The fluid dynamic of fully turbulent flows is characterized by several length scales bounded between the flow field dimension (large scales) and the diffusive action of the molecular viscosity (small scale). The large scales of motion are responsible of the main momentum transport while the small scales of motion are responsible of the energy dissipation into heat. In some cases the analysis of the large scales could be enough to explain the behaviour of the fluid dynamic system under investigation but, in other cases, the effect of all the turbulent scales have to be considered. A classic example of the latter working condition is the aerodynamic field where the efficiency is dictated by a fine equilibrium between mean flow conditions (driven by large turbulent scales) and laminar/turbulent boundary layer evolution (driven by small turbulent scales). Today, race cars are good examples of complex aerodynamic systems where all the turbulent scales play a fundamental role on their aerodynamic efficiency. Moreover, in a race car also the engine performance can be strictly correlated to the aerodynamic efficiency because of the car body aerodynamic influence on the engine airbox fluid dynamic behavior. This paper presents the application of Computational Fluid Dynamic (CFD) technique to analyze the fluid dynamic conditions inside a real geometry of an high performance car airbox. To solve the transient flow, the Large Eddy Simulation (LES) approach was adopted. To reproduce realistic fluid dynamic conditions on the airbox inlet section, the car mock-up was connected to the airbox. The engine fluid dynamic influence on the airbox was taken into account by the application of 1D pressure profiles on the engine trumpet sections. Airbox performance, in terms of mean and rms pressure and velocity evolutions, are compared to results previously obtained on the same computational domain without considering the cylinder intake phases. All the simulations were performed by using FLUENT 6.3 CFD code. The Wall Adaptive Local Eddy-Viscosity (WALE) sgs model was adopted asclosure model for the governing equation set.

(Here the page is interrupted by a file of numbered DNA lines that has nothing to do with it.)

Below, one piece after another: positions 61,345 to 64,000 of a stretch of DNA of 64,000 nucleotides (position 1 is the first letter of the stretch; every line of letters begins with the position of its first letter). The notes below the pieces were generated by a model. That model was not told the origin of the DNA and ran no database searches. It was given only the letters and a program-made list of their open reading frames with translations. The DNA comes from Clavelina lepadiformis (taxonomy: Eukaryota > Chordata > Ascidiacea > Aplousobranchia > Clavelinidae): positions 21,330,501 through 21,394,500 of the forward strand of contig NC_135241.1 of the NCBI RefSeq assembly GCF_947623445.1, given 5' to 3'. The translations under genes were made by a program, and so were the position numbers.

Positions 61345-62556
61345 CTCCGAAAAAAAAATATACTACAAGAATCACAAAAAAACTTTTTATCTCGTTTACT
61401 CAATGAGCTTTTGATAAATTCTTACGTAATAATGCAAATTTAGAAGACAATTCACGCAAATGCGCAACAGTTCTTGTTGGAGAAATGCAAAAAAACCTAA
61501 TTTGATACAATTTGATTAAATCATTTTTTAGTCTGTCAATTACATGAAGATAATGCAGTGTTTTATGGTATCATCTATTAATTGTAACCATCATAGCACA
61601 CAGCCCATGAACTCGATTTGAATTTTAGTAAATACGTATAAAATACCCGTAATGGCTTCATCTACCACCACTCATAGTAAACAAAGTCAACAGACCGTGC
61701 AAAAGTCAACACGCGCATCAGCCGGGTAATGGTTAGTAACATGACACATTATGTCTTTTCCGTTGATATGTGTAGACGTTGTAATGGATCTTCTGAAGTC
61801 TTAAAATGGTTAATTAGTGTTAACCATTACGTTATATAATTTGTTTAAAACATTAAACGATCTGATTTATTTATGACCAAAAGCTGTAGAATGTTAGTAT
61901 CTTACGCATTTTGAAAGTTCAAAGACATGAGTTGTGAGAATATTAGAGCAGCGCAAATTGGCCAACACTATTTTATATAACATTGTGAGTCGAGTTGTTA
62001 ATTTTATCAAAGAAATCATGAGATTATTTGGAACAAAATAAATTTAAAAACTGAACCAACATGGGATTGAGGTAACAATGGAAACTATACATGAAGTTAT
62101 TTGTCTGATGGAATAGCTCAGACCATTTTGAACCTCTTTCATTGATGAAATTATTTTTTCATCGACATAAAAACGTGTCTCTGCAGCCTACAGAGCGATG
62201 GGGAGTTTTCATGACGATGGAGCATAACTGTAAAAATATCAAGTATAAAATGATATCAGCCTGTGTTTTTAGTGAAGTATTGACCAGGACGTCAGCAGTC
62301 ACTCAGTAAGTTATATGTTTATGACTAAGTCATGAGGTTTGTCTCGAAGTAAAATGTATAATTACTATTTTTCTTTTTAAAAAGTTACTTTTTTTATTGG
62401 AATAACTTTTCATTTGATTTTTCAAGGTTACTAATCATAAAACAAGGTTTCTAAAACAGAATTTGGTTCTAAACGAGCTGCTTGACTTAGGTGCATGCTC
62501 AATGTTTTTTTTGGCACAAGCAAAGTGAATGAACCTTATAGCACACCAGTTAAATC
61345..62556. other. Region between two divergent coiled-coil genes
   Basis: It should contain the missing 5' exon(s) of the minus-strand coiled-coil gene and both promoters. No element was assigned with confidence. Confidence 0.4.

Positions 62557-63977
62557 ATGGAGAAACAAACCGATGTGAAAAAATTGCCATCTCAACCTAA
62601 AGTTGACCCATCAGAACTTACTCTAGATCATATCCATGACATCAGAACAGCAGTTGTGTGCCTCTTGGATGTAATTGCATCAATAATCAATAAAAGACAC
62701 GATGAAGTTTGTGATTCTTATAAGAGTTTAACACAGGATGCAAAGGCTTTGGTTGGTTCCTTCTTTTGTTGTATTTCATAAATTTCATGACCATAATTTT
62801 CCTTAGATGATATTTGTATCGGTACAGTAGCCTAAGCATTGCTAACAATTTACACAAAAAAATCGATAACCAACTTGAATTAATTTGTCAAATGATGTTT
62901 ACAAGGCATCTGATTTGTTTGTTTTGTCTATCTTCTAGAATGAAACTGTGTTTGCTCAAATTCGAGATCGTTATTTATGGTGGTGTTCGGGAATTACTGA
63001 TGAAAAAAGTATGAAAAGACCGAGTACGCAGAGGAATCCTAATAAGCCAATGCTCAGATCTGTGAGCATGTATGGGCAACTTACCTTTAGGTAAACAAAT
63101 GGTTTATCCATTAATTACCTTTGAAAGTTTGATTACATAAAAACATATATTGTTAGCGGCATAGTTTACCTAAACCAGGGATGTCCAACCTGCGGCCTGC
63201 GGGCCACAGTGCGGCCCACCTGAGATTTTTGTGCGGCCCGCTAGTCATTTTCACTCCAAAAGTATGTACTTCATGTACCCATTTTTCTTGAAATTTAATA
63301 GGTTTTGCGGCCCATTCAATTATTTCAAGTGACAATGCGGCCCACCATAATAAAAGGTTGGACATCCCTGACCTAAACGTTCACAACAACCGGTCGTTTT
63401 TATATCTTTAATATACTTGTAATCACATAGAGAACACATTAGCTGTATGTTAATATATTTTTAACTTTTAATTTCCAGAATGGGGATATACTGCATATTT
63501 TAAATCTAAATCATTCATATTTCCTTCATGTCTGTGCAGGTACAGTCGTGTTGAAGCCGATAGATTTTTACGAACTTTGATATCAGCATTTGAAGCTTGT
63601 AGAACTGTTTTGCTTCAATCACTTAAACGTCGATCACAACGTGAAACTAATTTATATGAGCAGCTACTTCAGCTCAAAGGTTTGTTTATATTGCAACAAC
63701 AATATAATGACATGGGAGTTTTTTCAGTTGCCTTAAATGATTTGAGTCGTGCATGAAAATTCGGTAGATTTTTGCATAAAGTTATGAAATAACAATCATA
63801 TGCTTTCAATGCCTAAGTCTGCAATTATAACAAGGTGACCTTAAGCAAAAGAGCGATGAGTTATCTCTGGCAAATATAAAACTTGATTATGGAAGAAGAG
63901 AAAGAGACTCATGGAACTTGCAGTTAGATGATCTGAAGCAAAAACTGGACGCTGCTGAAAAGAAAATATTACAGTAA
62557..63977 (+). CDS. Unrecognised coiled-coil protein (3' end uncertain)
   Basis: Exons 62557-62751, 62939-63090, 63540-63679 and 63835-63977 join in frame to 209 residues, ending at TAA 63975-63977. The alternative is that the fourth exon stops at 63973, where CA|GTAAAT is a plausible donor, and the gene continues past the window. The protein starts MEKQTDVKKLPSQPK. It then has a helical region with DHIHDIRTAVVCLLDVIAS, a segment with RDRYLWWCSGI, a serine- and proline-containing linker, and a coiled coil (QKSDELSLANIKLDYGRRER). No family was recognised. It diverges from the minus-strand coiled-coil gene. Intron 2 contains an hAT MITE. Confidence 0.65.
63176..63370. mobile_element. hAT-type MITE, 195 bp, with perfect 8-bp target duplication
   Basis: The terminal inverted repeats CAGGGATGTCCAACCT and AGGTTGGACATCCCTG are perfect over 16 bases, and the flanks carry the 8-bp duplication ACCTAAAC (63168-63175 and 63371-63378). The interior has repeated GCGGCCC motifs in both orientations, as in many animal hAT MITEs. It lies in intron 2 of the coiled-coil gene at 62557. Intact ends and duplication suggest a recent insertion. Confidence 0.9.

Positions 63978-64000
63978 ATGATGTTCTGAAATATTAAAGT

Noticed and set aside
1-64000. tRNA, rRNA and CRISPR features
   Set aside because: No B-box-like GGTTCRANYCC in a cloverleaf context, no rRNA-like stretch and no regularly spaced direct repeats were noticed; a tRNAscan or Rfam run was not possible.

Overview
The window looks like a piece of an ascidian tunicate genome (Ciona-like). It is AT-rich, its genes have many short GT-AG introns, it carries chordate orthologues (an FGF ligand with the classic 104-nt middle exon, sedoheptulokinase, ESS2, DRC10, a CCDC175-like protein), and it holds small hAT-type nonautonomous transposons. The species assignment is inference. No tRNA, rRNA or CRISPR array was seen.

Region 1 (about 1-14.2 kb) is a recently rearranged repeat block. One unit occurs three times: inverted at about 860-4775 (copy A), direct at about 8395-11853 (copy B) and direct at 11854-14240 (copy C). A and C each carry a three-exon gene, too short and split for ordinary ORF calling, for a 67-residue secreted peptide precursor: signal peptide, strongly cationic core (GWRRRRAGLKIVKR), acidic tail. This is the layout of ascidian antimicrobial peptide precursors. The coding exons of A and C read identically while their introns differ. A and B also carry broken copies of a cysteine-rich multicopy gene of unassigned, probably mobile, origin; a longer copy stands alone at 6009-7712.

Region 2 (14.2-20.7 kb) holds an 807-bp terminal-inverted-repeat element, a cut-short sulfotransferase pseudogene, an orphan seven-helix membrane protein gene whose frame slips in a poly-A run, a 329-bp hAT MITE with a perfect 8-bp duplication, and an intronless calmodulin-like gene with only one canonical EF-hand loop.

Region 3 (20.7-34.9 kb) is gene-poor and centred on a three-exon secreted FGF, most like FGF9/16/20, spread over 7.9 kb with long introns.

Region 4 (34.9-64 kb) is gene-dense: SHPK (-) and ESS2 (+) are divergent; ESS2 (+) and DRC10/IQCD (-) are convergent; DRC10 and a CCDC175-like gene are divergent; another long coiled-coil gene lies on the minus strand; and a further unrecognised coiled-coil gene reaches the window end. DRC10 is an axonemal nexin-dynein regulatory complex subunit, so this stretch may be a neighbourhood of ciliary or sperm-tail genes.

LES Simulation to Predict the Cylinder Intake Phase Influence on the Airbox Efficiency

BRUSIANI, FEDERICO;BIANCHI, GIAN MARCO;
2010

Abstract

The fluid dynamic of fully turbulent flows is characterized by several length scales bounded between the flow field dimension (large scales) and the diffusive action of the molecular viscosity (small scale). The large scales of motion are responsible of the main momentum transport while the small scales of motion are responsible of the energy dissipation into heat. In some cases the analysis of the large scales could be enough to explain the behaviour of the fluid dynamic system under investigation but, in other cases, the effect of all the turbulent scales have to be considered. A classic example of the latter working condition is the aerodynamic field where the efficiency is dictated by a fine equilibrium between mean flow conditions (driven by large turbulent scales) and laminar/turbulent boundary layer evolution (driven by small turbulent scales). Today, race cars are good examples of complex aerodynamic systems where all the turbulent scales play a fundamental role on their aerodynamic efficiency. Moreover, in a race car also the engine performance can be strictly correlated to the aerodynamic efficiency because of the car body aerodynamic influence on the engine airbox fluid dynamic behavior. This paper presents the application of Computational Fluid Dynamic (CFD) technique to analyze the fluid dynamic conditions inside a real geometry of an high performance car airbox. To solve the transient flow, the Large Eddy Simulation (LES) approach was adopted. To reproduce realistic fluid dynamic conditions on the airbox inlet section, the car mock-up was connected to the airbox. The engine fluid dynamic influence on the airbox was taken into account by the application of 1D pressure profiles on the engine trumpet sections. Airbox performance, in terms of mean and rms pressure and velocity evolutions, are compared to results previously obtained on the same computational domain without considering the cylinder intake phases. All the simulations were performed by using FLUENT 6.3 CFD code. The Wall Adaptive Local Eddy-Viscosity (WALE) sgs model was adopted asclosure model for the governing equation set.
SAE World Congress
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26
Brusiani F.; Bianchi G. M.; Bianchi d'Espinosa A.
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Utilizza questo identificativo per citare o creare un link a questo documento: http://hdl.handle.net/11585/99276
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